Sites & cities that bear the name of Khirbat Faynan

Khirbat Faynan

Today in : Jordan
First trace of activity : ca. 10,900 B.C.E
Last trace of activity : ca. 15th century C.E
Recorded names : Phaeno, Phaino, Punon, פונון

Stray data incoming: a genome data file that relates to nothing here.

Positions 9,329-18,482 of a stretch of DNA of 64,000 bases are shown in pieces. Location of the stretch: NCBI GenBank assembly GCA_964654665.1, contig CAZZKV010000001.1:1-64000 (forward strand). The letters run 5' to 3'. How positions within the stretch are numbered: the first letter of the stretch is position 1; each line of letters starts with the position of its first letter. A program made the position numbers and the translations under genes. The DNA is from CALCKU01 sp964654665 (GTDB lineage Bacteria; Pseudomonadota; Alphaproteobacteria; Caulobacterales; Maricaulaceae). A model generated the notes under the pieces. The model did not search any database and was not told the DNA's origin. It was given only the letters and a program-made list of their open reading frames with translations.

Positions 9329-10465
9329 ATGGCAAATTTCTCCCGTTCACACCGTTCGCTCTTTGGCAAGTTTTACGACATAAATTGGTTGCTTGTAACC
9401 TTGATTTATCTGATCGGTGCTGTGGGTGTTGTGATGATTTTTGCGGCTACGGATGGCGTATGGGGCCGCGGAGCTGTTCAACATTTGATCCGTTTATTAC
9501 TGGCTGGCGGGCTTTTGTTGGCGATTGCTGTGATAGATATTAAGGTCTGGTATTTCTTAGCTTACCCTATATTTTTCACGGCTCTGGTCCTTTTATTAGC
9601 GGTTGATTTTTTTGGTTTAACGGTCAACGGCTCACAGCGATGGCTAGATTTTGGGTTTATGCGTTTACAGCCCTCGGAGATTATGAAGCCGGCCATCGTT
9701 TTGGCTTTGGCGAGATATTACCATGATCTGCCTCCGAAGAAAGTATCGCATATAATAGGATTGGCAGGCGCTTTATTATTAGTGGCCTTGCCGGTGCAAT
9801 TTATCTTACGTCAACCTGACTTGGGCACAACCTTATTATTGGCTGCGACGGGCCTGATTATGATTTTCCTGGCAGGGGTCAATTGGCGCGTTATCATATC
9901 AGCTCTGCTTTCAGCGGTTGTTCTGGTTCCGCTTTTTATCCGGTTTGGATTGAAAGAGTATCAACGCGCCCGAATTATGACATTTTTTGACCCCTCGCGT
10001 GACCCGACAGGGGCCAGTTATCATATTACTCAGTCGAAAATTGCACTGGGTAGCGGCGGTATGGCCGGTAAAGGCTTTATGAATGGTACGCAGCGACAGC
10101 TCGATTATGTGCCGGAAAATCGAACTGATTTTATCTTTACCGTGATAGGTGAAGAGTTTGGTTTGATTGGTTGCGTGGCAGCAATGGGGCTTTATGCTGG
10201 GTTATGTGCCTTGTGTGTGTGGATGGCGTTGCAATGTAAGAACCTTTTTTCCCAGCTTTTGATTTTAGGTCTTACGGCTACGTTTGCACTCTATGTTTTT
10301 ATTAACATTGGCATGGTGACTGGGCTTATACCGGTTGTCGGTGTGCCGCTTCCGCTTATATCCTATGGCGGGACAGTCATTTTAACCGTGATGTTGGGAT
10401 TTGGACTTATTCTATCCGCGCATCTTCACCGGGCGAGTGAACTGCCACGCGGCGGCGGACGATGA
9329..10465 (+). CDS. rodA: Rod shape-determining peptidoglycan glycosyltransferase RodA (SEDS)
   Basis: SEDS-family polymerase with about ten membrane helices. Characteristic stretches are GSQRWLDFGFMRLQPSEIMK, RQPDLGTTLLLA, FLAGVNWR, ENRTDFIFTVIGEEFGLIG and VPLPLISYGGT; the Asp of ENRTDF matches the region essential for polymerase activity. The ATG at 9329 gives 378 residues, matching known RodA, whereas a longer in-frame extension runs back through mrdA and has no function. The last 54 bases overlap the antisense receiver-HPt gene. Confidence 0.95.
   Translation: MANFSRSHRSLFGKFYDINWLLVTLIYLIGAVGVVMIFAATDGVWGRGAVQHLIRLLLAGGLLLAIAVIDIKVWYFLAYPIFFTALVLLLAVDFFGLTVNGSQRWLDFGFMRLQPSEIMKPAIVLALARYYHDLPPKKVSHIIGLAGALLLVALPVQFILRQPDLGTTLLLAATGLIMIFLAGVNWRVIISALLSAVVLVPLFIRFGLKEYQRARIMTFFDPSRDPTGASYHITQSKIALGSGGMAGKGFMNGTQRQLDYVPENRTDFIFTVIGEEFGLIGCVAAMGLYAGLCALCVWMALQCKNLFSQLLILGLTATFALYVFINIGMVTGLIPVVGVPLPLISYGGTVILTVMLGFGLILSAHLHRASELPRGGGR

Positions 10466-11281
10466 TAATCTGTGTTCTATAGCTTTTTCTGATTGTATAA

Description : Khirbat Faynan, known in late Roman and Byzantine texts as Phaino or Phaeno, is an archaeological site in Wadi Faynan, southern Jordan. It lies just south of the Dead Sea in Jordan. The site was an ancient copper mine that overlooks two Wadis and is the location of one of the best and most well preserved ancient mining and metallurgy districts in the world. Early Bronze Age The environment in Faynan had become increasingly arid around 4,000 BCE, as the settlement expanded out into the main wadi. During the Early Bronze Age which was approximately 3,500 BCE, more structured systems of irrigated farming had been developed due to the aridity of the area. These field systems are still visible and conserve many elements of the earliest irrigation systems and techniques used during this time. While mining for metals as well as ore processing began to intensify in Khirbat Faynan during the Iron Age, both practices in farming and irrigation as well as smelting had become more sophisticated under the Nabatean kingdom. Bronze and Iron Ages Located at the confluence of Wadi Dana and Wadi Ghuwayr, the settlement was occupied from the Early Bronze Age, with carbon dating showing activity at the site as early as 10,900 BCE. The mining and smelting activities intensified during the Iron Age. In the Bible The site has been identified with biblical Punon, one of the stations of the Exodus (Numbers 33:42-43). Nabataean period In the time of the Nabataean kingdom, both the farming and smelting activities reached a new degree of sophistication. The site drastically increased in activity when the Roman Empire had successfully annexed the Nabatean Kingdom in 106 CE. Roman and Byzantine periods In the Roman and Byzantine periods, it was the center of the area's extensive copper mining complex, the largest in the Southern Levant. Claims of early Christian authors including Eusebius and Athanasius of Alexandria of large numbers of Christians and heretics being deported to Phaeno, where they suffered under terrible conditions or even martyrdom, have not been supported by the study of 45 skeletons from the 4th- to 6th-century cemetery excavated at the site.

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